Whether you're a fan of Star Trek or not, you likely know who George Takei is. For those of you who don't, he's the original actor that played helmsman Hikaru Sulu of the U.S.S. Enterprise on Star Trek: The Original Series. At the time, 1966, he represented Asian nationality on a diverse bridge crew that quite intentionally featured members from all corners of the Earth, from Riverside, Iowa, the birthplace of Captain Kirk, to the United States of Africa, the fictional birthplace of Lieutenant Nyota Uhura, to Scotland's Montgomery Scott and Russia's Ensign Pavel Chekov.
In 2005, Takei revealed that he was gay and had been in a committed relationship for years. Since then, he has been an outspoken proponent for LGBT rights and human rights in general across the globe.
Which makes today's announcement about the current version of his Mister Sulu, played by John Cho in the new movies, all the more outstanding.
In the latest addition to the rebooted "Kelvin Timeline" of Star Trek movies, Star Trek Beyond, Mister Sulu will be gay and will be "the father of a child with a same-sex partner," as reported by Australia's Herald Sun after a previewing of the movie. It's subtle, it's poignant because it's the franchise's first pronounced LGBT character, and it's completely appropriate for a franchise like Star Trek for so many reasons.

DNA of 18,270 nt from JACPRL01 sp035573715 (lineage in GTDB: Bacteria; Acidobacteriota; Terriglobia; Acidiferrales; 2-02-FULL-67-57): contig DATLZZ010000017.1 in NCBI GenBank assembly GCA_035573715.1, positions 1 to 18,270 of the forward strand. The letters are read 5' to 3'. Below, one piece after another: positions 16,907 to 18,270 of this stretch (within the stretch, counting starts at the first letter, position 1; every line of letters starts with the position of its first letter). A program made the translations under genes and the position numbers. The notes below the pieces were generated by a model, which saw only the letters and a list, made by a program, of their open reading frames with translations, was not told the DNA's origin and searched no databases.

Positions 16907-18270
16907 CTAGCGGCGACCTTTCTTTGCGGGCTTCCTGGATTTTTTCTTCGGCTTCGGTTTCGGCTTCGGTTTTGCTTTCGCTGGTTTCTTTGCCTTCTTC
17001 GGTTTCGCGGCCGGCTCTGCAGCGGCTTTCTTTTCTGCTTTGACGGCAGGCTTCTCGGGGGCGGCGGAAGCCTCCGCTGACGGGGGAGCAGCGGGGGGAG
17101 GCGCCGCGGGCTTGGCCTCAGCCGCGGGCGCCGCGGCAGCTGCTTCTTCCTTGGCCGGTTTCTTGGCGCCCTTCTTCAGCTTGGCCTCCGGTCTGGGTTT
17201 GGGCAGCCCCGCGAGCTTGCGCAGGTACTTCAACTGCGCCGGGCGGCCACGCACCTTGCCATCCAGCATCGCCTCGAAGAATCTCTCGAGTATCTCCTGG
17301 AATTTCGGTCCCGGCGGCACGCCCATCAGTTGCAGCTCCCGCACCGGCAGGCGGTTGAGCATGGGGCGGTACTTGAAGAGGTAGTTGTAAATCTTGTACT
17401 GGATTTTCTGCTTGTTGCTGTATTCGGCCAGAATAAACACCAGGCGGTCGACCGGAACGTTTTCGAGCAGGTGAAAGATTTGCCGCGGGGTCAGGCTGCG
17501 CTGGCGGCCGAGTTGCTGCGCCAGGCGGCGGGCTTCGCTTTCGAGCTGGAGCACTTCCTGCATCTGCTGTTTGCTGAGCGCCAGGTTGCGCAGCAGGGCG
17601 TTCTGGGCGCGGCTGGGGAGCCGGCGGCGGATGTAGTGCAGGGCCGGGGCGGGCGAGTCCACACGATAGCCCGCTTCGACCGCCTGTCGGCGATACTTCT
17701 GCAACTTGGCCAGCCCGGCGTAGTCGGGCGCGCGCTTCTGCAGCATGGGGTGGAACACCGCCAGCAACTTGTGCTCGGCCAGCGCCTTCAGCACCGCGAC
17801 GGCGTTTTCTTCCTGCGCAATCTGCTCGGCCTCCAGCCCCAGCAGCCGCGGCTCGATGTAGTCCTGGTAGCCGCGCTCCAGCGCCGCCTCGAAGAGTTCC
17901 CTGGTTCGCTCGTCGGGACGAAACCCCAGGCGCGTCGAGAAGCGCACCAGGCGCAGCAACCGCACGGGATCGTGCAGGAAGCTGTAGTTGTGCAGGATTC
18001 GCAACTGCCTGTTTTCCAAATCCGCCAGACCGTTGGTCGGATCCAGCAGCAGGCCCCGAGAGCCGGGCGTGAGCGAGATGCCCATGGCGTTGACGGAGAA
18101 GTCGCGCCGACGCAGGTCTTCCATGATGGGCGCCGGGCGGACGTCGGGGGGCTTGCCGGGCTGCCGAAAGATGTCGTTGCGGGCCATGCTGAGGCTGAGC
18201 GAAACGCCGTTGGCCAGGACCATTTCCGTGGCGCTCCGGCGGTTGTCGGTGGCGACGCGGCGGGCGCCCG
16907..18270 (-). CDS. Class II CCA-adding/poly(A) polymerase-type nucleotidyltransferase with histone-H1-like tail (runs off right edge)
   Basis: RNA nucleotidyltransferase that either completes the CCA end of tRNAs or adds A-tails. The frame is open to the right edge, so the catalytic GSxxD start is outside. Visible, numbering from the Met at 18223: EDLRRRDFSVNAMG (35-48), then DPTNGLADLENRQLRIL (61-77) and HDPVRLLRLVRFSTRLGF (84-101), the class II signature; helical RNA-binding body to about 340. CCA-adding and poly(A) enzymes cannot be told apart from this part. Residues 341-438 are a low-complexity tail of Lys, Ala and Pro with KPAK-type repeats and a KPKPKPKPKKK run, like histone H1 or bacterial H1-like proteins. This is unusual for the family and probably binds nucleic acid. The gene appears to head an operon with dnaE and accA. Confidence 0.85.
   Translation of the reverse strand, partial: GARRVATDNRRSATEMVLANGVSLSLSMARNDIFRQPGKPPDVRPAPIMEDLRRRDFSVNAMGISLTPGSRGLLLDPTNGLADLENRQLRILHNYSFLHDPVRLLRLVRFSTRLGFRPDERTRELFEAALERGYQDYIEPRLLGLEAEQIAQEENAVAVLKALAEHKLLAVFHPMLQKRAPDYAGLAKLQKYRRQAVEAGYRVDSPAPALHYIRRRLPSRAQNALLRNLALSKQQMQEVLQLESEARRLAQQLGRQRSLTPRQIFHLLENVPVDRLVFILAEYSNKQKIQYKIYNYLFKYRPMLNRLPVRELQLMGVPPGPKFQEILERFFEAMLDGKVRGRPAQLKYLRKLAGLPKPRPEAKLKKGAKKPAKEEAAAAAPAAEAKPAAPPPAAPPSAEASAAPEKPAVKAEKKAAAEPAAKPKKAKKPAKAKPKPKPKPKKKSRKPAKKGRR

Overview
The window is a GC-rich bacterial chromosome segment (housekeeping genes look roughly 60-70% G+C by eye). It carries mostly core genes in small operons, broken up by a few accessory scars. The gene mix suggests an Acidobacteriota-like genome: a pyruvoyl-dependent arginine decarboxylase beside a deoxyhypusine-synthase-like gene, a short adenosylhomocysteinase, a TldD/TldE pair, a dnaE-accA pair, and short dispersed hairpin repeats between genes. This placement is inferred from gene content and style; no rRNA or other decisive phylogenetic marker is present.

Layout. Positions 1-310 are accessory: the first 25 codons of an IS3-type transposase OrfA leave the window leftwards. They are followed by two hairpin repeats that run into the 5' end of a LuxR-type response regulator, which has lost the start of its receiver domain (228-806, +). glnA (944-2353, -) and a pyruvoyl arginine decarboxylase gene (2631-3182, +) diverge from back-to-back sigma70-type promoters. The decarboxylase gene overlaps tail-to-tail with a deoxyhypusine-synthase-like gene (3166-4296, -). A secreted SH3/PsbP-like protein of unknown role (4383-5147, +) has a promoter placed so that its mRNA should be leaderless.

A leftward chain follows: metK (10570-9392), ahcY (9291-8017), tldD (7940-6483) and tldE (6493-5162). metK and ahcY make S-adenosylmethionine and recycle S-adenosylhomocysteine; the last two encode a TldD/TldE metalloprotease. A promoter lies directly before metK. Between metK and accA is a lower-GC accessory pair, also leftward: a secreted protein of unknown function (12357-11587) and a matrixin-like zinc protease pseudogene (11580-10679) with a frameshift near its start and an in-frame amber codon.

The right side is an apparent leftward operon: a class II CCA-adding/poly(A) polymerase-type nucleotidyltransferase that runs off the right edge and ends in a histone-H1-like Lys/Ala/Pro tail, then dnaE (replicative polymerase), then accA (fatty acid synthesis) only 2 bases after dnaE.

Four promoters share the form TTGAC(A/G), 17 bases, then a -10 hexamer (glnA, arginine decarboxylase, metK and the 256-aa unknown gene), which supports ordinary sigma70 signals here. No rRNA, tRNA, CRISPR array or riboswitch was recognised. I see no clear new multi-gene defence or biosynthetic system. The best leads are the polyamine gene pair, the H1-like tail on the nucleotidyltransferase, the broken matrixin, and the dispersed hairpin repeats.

For one thing, Star Trek has founded itself on being extremely progressive, breaking barriers ever since the first episode aired almost 50 years ago exactly on September 8, 1966. Along with featuring an international main cast, it tackled tons of social issues ranging from bigotry and the violence of human history to the Vietnam War itself. It became the first show in television history to feature an interracial kiss, between Captain Kirk and Uhura in the third season episode "Plato's Stepchildren" in 1968.
Over the course of five decades, almost no topic of controversy or social debate has been off-limits to Star Trek, so the decision to make a major character of the franchise gay is really just par for the course for the franchise approaching its golden anniversary. In a time where LGBT rights are a hotbed of debate maybe more than ever, credit the greatest science fiction franchise of all-time, the one that has been asking and answering the tough questions of mankind for so long to make a move that is incredibly topical, relevant and worthy of attention even if it's a subtle move. This is the 23rd Century after all and tolerance is supremely valued in the future......we all hope, of course.
And of course, for it to be Sulu, a fitting tribute to the original man that played the character 50 years ago is just poetic icing on the cake. Outside of perhaps Kirk, Spock and McCoy you could have made almost any of the other characters in that main cast homosexual and you would have made a similar point about the importance of LGBT characters, but Sulu is the one that it fits perfectly BECAUSE of George Takei and his legacy surrounding it. So you make yet another impressively progressive move within your franchise while also honoring the man that represents the all too important reason to do it in the first place, who happens to be one of your legacy actors.
Well done, Star Trek. Well done.
Star Trek Beyond is out in theaters on July 22nd.